|Date(s):||January 1, 1853 to December 31, 1866|
|Location(s):||Petersburg, Virginia | Columbus, Texas|
|Tag(s):||kidnapping, free, free African Americans, freedom papers|
|Course:||“Human Trafficking: Yesterday and Today,” University of Richmond|
Born on John William’s plantation in Petersburg, Virginia, James Green worked side-by-side his mother all his life. His father was a free Native American who had helped a powerful court official and was rewarded with a favor in return: James’ freedom. James says, “He was a full-blooded Indian, and had done some big favor for a big man high up in de courts, and by and bye Mr. Williams comes to my mother and says I am a ‘free boy’”.
After obtaining James’s freedom papers, his father presented them to James’ owner who honored them, but the child continued to live on the planation with his mother. One day while taking a break from helping her, William asked James’ mother if James could take a walk with him. She begrudgingly approved. William took the twelve-year-old to a slave market, and forced James onto the block where he was auctioned off to a Texan named John Pinchback for eight hundred dollars.
While James was just one boy, this experience is one of many. Stealing free African Americans was prevalent within the community of people who supported slavery. Once a person was kidnapped, it became nearly impossible to get their freedom back because kidnappers destroyed any evidence of freedom papers. Even if their case went to court, most judges would turn a blind eye on the kidnapping. Free relatives could not help their stolen family members because African Americans were rarely allowed to testify in court. Overall, the federal anti-kidnapping laws were not enforced across the country. Although the issue of kidnapping was prevalent everywhere in the US, it was particularly difficult in Northern states, especially after the 1850 Fugitive Slave Act was passed. This Act enforced the recapture of runaway slaves even when they were in free states. Slave kidnappers on occasion would steal a free African American and claim they were a runaway slave–even if they did not match the description.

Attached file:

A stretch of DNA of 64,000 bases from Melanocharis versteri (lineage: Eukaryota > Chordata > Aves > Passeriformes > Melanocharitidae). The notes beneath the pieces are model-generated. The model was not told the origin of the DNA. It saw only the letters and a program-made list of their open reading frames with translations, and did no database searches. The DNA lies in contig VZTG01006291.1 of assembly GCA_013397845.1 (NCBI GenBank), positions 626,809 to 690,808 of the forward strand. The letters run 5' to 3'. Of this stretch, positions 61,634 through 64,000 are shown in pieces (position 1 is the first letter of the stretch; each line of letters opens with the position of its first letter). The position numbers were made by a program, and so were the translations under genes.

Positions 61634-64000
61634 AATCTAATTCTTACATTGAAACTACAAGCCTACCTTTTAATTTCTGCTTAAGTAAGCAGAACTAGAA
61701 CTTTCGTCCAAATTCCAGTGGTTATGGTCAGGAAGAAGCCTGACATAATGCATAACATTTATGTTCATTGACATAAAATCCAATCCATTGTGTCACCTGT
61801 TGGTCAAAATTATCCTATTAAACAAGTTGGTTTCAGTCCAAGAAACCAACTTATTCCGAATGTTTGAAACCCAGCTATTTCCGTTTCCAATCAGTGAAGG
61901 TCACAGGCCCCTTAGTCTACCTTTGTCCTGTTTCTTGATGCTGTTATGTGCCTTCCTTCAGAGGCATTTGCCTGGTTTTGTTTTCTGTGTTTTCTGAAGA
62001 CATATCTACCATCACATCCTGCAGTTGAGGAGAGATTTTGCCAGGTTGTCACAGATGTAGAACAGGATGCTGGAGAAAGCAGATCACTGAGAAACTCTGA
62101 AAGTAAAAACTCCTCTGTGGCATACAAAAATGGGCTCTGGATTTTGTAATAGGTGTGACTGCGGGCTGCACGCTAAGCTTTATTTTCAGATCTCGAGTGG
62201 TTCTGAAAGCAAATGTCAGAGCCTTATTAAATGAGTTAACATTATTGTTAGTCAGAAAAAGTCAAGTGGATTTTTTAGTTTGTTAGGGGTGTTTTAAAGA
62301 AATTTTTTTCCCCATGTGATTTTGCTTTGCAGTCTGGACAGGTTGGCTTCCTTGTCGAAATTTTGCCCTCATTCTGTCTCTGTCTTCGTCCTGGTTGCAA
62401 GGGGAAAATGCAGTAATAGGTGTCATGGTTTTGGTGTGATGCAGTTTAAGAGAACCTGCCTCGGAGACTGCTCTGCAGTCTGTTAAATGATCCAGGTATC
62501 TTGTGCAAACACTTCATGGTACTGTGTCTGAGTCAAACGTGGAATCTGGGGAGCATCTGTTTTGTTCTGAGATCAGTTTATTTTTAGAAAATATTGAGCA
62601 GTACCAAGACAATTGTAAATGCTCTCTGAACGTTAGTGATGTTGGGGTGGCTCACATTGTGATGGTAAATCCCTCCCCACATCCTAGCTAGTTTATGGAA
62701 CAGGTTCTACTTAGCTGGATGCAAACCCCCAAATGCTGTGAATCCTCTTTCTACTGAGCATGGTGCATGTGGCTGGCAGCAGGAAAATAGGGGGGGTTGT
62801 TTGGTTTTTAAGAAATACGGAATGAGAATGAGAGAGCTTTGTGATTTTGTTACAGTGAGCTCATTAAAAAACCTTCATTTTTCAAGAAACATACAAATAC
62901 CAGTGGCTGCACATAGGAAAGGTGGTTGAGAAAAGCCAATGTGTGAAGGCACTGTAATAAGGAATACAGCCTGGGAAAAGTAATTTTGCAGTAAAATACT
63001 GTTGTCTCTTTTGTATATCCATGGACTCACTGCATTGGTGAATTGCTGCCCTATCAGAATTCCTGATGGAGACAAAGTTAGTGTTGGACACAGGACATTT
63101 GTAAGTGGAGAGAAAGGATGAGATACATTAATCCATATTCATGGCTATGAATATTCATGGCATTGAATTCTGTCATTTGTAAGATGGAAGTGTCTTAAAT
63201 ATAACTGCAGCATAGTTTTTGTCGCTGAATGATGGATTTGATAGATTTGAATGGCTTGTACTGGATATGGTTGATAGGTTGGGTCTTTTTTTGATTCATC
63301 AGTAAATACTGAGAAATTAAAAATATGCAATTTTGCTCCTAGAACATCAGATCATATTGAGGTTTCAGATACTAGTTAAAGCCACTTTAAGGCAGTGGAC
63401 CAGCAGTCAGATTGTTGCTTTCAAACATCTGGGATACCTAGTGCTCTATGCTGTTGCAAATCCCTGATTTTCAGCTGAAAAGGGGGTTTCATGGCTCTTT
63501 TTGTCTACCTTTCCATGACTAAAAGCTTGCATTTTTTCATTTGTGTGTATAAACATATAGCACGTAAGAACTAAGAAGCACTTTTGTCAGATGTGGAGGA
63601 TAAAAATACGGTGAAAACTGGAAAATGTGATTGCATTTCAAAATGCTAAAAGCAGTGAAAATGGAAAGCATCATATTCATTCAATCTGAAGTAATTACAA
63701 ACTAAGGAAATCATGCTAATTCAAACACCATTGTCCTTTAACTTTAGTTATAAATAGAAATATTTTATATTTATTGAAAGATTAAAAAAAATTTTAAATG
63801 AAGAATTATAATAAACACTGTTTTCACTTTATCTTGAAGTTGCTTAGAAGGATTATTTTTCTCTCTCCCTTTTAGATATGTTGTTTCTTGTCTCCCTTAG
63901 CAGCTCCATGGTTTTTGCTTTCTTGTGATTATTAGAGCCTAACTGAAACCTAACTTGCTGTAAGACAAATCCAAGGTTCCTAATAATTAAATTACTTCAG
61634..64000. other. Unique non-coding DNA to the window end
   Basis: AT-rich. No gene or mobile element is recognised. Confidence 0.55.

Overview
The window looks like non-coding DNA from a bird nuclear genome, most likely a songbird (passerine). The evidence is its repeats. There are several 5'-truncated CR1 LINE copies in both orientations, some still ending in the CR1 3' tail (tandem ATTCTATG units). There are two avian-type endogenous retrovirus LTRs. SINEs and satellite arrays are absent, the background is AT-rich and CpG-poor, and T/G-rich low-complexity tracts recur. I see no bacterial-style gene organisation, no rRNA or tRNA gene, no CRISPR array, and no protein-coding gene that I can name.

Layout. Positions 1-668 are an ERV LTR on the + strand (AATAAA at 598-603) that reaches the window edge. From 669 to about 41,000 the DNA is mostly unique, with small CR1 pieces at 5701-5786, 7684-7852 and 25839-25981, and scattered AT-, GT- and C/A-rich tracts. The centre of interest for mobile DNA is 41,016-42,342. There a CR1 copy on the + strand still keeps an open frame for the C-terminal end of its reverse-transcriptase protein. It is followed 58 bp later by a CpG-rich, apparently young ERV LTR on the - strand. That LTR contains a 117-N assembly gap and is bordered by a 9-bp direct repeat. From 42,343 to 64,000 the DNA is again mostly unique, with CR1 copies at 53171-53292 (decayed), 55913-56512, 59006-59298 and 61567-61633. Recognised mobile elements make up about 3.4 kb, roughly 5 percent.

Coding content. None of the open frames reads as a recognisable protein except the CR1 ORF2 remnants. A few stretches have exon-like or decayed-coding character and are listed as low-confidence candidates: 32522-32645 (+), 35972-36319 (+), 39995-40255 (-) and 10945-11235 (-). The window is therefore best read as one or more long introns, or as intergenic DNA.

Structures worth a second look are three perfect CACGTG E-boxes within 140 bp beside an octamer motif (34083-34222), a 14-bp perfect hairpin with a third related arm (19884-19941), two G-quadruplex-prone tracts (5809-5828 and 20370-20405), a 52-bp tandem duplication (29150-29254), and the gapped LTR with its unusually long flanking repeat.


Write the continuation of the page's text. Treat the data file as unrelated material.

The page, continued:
James spent the next 13 years under the violent hand of John Pinchback, who scared the idea of running away from James’ head on his first day by showing him what the consequences were. James’ story tells us of how there were very few places that were completely safe for African Americans in the nineteenth century; as a free African American, the fear of slavery rarely ended. Even with the protection of freedom papers, slaves could be uprooted at any second by a kidnapper. Few people and laws prevented free African Americans from being stolen and sold into the deep South where they would be subjected to inhuman practices and unrealistic work expectations.